RIO DE JANEIRO - Tiny jeweled bikinis and gyrating hips: just what you'd expect from Rio's raucous carnival, but not necessarily from a Mormon born and raised in Salem, Oregon.
Mandalyn Gulbrandsen and her friends apply glitter and baby oil before they climb onto the three-story float depicting Noah's ark.
"We'll be climbing up the ladder here in our platform heels and our very tiny costumes to line up along the top," she said.
Once on top, they'll have to dance samba to a pounding beat for two or three hours.
Their biggest concern: falling off.
"It's quite high," she said. "Where we're at you can't fall off, but you can definitely trip down the platform."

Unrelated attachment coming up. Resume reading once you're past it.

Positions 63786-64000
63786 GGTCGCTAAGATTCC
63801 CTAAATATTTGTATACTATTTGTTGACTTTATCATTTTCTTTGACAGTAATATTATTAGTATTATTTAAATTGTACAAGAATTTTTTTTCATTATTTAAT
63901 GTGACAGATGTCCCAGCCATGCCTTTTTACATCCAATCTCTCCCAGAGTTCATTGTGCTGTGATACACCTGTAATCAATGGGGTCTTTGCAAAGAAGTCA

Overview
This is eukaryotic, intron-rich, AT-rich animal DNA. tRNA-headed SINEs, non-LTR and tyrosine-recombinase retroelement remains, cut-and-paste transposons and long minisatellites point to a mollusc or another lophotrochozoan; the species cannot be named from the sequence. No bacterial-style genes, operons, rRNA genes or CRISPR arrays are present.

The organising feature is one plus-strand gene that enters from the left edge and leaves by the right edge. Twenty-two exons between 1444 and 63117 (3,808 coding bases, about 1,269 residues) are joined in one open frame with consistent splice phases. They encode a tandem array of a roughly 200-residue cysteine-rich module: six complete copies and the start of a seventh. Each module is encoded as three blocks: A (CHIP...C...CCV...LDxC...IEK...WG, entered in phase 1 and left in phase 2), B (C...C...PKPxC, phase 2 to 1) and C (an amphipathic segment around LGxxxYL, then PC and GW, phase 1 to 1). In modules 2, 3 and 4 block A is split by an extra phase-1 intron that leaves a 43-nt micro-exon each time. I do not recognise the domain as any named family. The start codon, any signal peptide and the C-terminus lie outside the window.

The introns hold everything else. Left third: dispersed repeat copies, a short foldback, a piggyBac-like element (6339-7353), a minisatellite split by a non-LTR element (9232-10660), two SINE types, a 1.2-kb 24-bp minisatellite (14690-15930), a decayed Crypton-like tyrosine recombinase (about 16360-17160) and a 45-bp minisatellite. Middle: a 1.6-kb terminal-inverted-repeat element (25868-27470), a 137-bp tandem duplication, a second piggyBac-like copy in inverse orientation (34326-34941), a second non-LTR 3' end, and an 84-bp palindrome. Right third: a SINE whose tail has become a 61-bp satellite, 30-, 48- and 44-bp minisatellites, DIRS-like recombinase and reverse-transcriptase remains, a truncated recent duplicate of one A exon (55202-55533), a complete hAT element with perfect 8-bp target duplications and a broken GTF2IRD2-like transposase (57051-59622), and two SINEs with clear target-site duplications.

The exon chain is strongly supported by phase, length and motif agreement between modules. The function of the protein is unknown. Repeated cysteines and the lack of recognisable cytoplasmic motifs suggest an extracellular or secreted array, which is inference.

Before the parade, CNN visited Mandy at the gym where she took samba lessons for eight months, learning to dance in platforms, move her feet and swing her hips like a pro.
Mandy's husband, an American businessman, was transferred to Rio less than a year ago. She soon discovered the classes.
At first, she was more interested in the workout. That changed.
"Taking samba lessons gave me a way to immerse myself in the culture and to practice my Portuguese and to find ways to connect with Brazil," she said.
When her teacher said she was good enough to parade in Carnival, she signed up.
Then she got a look at the costume.
"My parents are going to kill me!" she said. "Even at this age, they're not - they understand it's appropriate for what I'm doing, but it is definitely much smaller than any other piece of clothing I've ever worn, let alone on any kind of national or international film broadcast."